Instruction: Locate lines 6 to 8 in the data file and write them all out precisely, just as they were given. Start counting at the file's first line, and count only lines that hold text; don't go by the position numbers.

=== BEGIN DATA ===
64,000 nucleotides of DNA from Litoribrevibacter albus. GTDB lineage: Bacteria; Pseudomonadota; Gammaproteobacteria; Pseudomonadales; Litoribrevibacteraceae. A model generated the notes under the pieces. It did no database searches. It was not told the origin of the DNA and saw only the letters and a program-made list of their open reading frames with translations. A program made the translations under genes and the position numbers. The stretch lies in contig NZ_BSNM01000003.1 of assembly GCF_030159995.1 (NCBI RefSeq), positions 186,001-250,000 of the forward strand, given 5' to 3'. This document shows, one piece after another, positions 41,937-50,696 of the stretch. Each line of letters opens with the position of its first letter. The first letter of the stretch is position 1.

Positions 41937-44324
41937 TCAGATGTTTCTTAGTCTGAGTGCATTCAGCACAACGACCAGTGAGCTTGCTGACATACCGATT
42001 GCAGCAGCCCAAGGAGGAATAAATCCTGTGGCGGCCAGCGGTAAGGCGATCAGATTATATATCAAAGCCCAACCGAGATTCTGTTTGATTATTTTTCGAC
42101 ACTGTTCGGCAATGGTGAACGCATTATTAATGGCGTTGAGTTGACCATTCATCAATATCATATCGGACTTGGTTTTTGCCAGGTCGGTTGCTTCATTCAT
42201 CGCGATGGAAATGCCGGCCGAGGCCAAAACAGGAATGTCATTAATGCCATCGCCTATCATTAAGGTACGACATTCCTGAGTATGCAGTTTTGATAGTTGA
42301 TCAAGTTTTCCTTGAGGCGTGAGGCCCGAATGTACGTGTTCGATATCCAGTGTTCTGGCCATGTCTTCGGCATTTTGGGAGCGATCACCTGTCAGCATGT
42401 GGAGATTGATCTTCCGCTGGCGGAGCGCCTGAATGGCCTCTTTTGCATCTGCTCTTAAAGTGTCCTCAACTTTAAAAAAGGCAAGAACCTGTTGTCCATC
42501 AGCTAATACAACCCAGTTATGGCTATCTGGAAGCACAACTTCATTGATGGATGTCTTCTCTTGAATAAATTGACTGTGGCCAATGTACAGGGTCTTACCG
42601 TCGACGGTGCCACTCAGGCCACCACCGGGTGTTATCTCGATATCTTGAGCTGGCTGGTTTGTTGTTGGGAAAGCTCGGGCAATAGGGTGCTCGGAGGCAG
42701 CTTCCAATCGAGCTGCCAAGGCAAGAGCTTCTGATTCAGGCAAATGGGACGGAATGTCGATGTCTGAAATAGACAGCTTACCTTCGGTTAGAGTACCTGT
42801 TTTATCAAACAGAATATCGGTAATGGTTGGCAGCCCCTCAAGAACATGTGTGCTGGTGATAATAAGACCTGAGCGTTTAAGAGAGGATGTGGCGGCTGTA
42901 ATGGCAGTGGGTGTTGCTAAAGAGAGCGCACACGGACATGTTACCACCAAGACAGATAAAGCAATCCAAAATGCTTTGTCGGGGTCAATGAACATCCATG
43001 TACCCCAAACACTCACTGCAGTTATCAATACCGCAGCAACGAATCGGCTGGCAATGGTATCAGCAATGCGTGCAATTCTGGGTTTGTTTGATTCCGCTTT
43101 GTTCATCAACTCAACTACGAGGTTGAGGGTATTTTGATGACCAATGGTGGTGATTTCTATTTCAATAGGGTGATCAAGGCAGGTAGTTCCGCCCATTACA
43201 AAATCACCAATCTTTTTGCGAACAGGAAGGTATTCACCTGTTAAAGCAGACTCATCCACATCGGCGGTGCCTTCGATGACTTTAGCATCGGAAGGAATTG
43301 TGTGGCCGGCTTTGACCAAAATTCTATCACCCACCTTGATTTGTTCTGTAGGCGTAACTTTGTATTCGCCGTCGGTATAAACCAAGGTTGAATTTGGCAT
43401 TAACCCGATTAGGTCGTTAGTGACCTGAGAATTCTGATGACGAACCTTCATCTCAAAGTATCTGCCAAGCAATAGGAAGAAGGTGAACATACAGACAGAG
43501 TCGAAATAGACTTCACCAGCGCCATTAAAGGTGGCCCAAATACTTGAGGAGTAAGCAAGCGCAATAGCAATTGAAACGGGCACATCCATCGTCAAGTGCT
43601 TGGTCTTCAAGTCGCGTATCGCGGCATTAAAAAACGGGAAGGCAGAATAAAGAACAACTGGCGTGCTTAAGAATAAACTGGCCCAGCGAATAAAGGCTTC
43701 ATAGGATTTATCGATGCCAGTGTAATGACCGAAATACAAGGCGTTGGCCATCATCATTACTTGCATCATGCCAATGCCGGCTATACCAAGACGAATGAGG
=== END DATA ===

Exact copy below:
42201 CGCGATGGAAATGCCGGCCGAGGCCAAAACAGGAATGTCATTAATGCCATCGCCTATCATTAAGGTACGACATTCCTGAGTATGCAGTTTTGATAGTTGA
42301 TCAAGTTTTCCTTGAGGCGTGAGGCCCGAATGTACGTGTTCGATATCCAGTGTTCTGGCCATGTCTTCGGCATTTTGGGAGCGATCACCTGTCAGCATGT
42401 GGAGATTGATCTTCCGCTGGCGGAGCGCCTGAATGGCCTCTTTTGCATCTGCTCTTAAAGTGTCCTCAACTTTAAAAAAGGCAAGAACCTGTTGTCCATC